Spiritual Directors International

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Making Health Care Whole

Making Health Care Whole: Integrating Spirituality into Patient Care
by Christina M. Puchalski, MD, and Betty Ferrell, RN, PhD
West Conshohocken, PA: Templeton Press, 2010
288 pages
Reviewed by Spiritual Directors International

“Over time he found his own suffering enabled him to be truly compassionate to others in ways he was never before in his life. His cancer to him became a gift to a deeper and more meaningful life.”

When more than forty spiritual and palliative care experts gather for a national conference to discuss guidelines for incorporating spirituality into palliative care, their wisdom forms the basis for Making Health Care Whole, a valuable resource for everyone who works and serves in the field of health care.

Authors Christina M. Puchalski, MD and Betty Ferrell, RN, PhD, explain: “The purpose of the consensus conference was to establish a common language and model for interdisciplinary spiritual care, identify resources and tools that have practical applications for health care settings, and develop recommendations that will advance the practice of spiritual care in palliative care settings. Achieving a consensus on spiritual care, both conceptually and pragmatically, requires engagement, deliberation, and dialogue among key stakeholders” (xxi). “Invitees to the conference included physicians, nurses, psychologists, social workers, chaplains and clergy, other spiritual care providers, and health care administrators” (xxi). In addition, 150 experts reviewed the document, added comments, and together helped to create Making Health Care Whole

In the foreword, Rachel Naomi Remen, MD, writes, “There is little in our highly technological training that encourages us to recognize or respond to spiritual reality, yet the spirit is a part of our daily lived as health professionals. Our medical culture often limits the ways that we think, the ways that we see things. It interprets our experience for us in ways that are often constricted and small. But life is larger than these interpretations, more filled with mystery and wonder and awe. More worthy of gratitude. Things happen that cannot be predicted or measured or even explained, things that cannot be controlled but only witnessed. When we become fully present at such times, we open a doorway of meaning and possibility for our patients and for ourselves as well” (xii-xiv).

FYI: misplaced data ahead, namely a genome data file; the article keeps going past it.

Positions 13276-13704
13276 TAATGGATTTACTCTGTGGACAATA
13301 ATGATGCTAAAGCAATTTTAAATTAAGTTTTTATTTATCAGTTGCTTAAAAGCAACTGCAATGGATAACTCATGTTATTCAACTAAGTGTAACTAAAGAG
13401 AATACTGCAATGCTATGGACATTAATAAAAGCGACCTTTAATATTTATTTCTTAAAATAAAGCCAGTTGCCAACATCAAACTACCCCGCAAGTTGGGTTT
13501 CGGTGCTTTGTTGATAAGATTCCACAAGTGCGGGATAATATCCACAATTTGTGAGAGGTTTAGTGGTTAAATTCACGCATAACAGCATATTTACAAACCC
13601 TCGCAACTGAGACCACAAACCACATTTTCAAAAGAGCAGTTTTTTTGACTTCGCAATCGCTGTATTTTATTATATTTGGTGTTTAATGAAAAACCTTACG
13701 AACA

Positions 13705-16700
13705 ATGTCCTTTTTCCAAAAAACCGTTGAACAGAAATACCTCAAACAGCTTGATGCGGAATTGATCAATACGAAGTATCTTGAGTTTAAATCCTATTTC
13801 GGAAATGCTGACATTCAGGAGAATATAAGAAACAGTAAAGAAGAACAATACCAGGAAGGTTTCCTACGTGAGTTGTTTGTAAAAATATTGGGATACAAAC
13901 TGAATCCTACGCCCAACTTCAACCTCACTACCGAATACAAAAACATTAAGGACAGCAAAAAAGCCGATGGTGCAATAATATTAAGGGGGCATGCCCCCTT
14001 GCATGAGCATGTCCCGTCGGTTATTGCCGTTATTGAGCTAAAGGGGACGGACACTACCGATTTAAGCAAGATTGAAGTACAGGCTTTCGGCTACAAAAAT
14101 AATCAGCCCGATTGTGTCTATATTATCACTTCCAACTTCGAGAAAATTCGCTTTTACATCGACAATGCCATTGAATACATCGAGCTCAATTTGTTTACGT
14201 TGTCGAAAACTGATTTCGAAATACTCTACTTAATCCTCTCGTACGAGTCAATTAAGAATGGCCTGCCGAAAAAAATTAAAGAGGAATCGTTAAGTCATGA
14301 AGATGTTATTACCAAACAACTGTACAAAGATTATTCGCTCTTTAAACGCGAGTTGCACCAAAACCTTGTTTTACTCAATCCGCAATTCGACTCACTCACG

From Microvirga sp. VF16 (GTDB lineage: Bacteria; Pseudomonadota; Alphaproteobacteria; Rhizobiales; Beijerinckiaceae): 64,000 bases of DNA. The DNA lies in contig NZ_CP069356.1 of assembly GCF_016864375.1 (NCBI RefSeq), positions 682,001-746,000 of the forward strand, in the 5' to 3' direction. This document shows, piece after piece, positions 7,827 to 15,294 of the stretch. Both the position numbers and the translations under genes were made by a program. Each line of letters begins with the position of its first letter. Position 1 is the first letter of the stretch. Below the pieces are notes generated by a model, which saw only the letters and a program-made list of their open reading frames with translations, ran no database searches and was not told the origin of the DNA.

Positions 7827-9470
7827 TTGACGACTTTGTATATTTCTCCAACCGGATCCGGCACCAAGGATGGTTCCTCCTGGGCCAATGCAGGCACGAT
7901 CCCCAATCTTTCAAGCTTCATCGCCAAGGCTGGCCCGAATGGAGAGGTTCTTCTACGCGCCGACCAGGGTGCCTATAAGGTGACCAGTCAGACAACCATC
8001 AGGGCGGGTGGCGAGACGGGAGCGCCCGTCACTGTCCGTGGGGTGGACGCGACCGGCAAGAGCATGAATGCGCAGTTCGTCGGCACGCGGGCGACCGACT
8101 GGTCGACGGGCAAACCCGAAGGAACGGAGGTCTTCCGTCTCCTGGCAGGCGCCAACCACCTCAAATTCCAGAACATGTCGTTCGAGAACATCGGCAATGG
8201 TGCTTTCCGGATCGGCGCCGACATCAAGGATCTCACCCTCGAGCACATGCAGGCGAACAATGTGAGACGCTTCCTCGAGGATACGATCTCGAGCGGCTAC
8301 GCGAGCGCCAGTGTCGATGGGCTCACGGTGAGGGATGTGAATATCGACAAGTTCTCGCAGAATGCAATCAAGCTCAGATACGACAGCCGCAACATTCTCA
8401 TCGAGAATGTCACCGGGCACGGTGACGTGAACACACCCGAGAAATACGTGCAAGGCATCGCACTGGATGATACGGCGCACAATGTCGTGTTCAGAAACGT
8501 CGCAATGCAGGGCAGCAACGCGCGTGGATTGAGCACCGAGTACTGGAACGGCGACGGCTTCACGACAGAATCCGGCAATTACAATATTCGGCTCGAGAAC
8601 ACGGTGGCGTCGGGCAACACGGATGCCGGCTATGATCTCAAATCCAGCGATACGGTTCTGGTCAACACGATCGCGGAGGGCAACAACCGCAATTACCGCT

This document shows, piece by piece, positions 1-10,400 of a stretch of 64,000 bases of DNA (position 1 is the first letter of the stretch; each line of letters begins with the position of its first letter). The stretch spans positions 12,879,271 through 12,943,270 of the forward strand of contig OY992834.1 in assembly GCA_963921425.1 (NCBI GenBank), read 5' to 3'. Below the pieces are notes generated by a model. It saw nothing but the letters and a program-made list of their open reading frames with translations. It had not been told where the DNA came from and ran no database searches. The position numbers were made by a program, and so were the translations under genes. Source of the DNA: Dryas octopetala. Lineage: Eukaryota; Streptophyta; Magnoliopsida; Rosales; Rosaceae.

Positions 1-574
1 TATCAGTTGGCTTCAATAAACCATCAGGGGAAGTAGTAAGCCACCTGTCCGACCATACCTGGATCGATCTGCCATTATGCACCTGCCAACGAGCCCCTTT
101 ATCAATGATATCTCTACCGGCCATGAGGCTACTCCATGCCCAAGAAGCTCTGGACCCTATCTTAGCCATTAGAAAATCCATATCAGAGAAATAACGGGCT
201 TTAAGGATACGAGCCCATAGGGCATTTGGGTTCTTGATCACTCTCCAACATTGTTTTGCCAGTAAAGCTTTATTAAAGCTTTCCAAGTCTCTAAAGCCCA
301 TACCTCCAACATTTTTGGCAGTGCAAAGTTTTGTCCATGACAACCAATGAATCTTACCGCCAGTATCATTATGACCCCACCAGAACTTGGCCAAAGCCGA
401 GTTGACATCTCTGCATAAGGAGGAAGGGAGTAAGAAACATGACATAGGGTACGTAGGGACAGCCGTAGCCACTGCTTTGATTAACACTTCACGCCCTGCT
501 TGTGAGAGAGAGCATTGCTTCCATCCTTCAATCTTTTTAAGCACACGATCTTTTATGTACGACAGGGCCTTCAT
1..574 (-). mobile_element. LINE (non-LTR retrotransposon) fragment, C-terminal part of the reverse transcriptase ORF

Making Health Care Whole provides models of spiritual care that are broad and inclusive. Charts and tools are offered for screening, assessment, care planning, and interventions. Organized into two parts, “Introduction and Overview” and “Recommendations for Implementing NCP [National Consensus Project] Guidelines and NQF [National Quality Forum] Preferred Practices” an excellent and comprehensive series of figures, tables, and an appendix are also provided.

Spiritual directors offer compassionate listening. Often, in spiritual direction, topics of illness, death, dying, and birthing are common. Many spiritual directees encounter questions that challenge and deepen their experience of the sacred through their lived experience. Often spiritual guides receive their training because they are chaplains or offering spiritual care through hospice, their work in health care, or as an ordained or lay person who spends time with those who are ill and dying—and their loved ones. 

The times of life transition require sensitivity and openness to mystery and presence. With authority, comprehensive research, and collaborative consensus Making Health Care Wholewill be a valuable resource for everyone who desires to grow as a compassionate, listening presence, bringing respect and dignity for the whole person into the broadening field of health care.

 

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